Home Box Office

I’ve been feeling extremely nostalgic lately for movies that used to be in constant rotation on HBO in the early to mid 1980s. I was too young to be watching them but, you guessed it, I watched them anyway. Remember, I’m part of the last generation of latchkey kids that grew up with the freedom to roam far and wide across the neighborhood and beyond, to consume as many sugar-filled tubes of paper (Pixie Sticks!) as we wanted, and to watch whatever the hell our little hearts desired because helicopter parents weren’t a thing yet.

No surprise that fantasy movies like The Beastmaster, Sheena, both Conan the Barbarian and Destroyer, Excalibur, and Heavy Metal were favorites back then. What red-blooded American kid wouldn’t love beautiful people, action and adventure, or medieval sword and sorcery? Plus, let’s not bury the lede: nudity. Besides video rentals, HBO was the place to enjoy uncut films at home.

Yes, of course I also watched some Fraggle Rock, sure. But HBO represented so much more in the mind of a budding film fanatic. It was where I could see adults doing very adult things, being sexy and dangerous and violent and just generally being cool as hell. Even a non-fantasy, uber-adult contemporary film like A Chorus Line, set in a New York theater and featuring a shadowy Michael Douglas being a dick to a stage full of dancers was riveting to me as a child. The dancers were obviously gorgeous and stunning to watch, but I was also moved by their passion for dance and just how excruciatingly difficult a career choice it was. The amount of pain and rejection was staggering to my adolescent mind. To be judged so critically and harshly while doing something you love? I connected with that, even then. It was eye-opening, a window into the world of adulthood that awaited: be passionate, kid, but grow some thick skin while you’re at it, or you’ll never make it out alive.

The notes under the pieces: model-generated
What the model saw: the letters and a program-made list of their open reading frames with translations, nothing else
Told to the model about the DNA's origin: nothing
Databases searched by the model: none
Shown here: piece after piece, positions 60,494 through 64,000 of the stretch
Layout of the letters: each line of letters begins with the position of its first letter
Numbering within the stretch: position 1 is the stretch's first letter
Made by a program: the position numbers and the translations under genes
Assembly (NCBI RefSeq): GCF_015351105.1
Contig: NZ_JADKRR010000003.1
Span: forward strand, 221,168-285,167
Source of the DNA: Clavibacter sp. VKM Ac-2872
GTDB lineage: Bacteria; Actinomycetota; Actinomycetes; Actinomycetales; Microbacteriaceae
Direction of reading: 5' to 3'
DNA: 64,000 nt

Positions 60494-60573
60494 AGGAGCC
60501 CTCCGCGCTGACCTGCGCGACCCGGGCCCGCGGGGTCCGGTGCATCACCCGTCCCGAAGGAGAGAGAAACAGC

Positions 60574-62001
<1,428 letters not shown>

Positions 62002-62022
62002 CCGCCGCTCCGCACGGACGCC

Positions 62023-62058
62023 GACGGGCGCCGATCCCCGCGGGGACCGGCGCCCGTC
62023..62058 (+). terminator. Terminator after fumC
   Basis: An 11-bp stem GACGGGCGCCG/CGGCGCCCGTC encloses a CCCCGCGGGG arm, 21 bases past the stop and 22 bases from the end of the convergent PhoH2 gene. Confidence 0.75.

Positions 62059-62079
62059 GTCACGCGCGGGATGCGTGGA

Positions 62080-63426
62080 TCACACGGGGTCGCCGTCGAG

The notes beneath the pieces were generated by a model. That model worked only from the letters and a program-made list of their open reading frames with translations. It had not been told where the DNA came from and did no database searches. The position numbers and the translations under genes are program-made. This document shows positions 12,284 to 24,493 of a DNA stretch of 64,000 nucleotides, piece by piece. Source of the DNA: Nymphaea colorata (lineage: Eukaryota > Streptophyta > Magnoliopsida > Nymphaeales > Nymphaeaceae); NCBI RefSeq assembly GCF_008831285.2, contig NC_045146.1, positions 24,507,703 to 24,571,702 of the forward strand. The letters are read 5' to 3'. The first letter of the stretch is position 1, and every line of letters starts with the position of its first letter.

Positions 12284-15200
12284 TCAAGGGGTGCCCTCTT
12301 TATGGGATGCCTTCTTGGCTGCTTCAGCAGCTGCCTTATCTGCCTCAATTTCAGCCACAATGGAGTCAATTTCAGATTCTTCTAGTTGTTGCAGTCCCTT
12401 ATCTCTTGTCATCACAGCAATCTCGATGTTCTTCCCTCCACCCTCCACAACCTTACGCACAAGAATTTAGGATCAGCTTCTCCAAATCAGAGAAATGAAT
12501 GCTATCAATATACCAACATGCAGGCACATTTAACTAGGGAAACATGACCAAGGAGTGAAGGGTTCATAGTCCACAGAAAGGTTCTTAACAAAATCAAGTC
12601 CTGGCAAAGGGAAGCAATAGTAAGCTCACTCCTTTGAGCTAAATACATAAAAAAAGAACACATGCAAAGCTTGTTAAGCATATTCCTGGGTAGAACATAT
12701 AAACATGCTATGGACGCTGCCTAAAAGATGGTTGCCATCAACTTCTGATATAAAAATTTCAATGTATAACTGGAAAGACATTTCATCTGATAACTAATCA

We rented a lot of movies, but HBO was where I could count on watching whatever I wanted when I was alone, with no parent around to nix an R-rated film. The infamous sex scene between Liam Neeson and Helen Mirren in Excalibur was mind blowing. The dearly departed Tanya Roberts in a loin cloth (in both The Beastmaster and Sheena) was so seminal an adolescent moment that I still treat it with the reverence usually reserved for cherished family memories or career milestones. Heavy Metal was the first time I realized animation could be just as raunchy as live action. HBO opened doors into the worlds depicted on the VHS dover art that I drooled over at the video store, but that my parents usually didn’t let me rent. Yet their supposed parental duty to shield me from sex and violence at that tender age never seemed to extend to HBO, weirdly. I suppose even they realized I was growing up and could handle more than they assumed.

Now I want to curate a mini marathon of movies I first watched on HBO. This nostalgia even led me to pick up copies of Excalibur, Heavy Metal, and A Chorus Line recently, so it’s probably going to happen sooner than later. At a time when almost any movie you want to watch, new or old, can be found streaming somewhere, it’s a trip to remember when we were at the mercy of the programmers at HBO. Those folks curated our viewing experiences, helping develop our cinematic tastes moving forward. Curation is a vital part of the experience of film love, at least I sense it is for my generation. There’s an element of excitement curation provides, which streaming really can’t compete with unless you actively engage in the curation yourself. Seeing as I love to do that, it’s never a concern, but I certainly do miss the days of landing on HBO only to discover a movie about to begin that had previously caught my eye at the video store. I don’t think it’s wrong to admit to missing those serendipitous moments. They truly were sublime.

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